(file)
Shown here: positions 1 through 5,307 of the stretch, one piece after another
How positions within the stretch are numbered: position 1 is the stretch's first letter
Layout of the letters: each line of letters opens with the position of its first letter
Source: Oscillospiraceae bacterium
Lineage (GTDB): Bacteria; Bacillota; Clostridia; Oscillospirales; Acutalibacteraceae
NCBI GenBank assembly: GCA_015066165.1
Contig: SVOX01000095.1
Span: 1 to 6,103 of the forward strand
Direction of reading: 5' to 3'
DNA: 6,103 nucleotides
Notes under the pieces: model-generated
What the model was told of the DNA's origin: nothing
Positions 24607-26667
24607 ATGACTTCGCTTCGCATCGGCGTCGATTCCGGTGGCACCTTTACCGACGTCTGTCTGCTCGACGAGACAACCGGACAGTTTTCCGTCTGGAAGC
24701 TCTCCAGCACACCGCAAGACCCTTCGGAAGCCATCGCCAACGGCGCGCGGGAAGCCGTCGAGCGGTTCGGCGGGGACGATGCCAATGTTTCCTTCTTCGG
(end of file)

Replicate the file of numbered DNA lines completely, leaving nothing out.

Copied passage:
Shown here: positions 1 through 5,307 of the stretch, one piece after another
How positions within the stretch are numbered: position 1 is the stretch's first letter
Layout of the letters: each line of letters opens with the position of its first letter
Source: Oscillospiraceae bacterium
Lineage (GTDB): Bacteria; Bacillota; Clostridia; Oscillospirales; Acutalibacteraceae
NCBI GenBank assembly: GCA_015066165.1
Contig: SVOX01000095.1
Span: 1 to 6,103 of the forward strand
Direction of reading: 5' to 3'
DNA: 6,103 nucleotides
Notes under the pieces: model-generated
What the model was told of the DNA's origin: nothing
Positions 24607-26667
24607 ATGACTTCGCTTCGCATCGGCGTCGATTCCGGTGGCACCTTTACCGACGTCTGTCTGCTCGACGAGACAACCGGACAGTTTTCCGTCTGGAAGC
24701 TCTCCAGCACACCGCAAGACCCTTCGGAAGCCATCGCCAACGGCGCGCGGGAAGCCGTCGAGCGGTTCGGCGGGGACGATGCCAATGTTTCCTTCTTCGG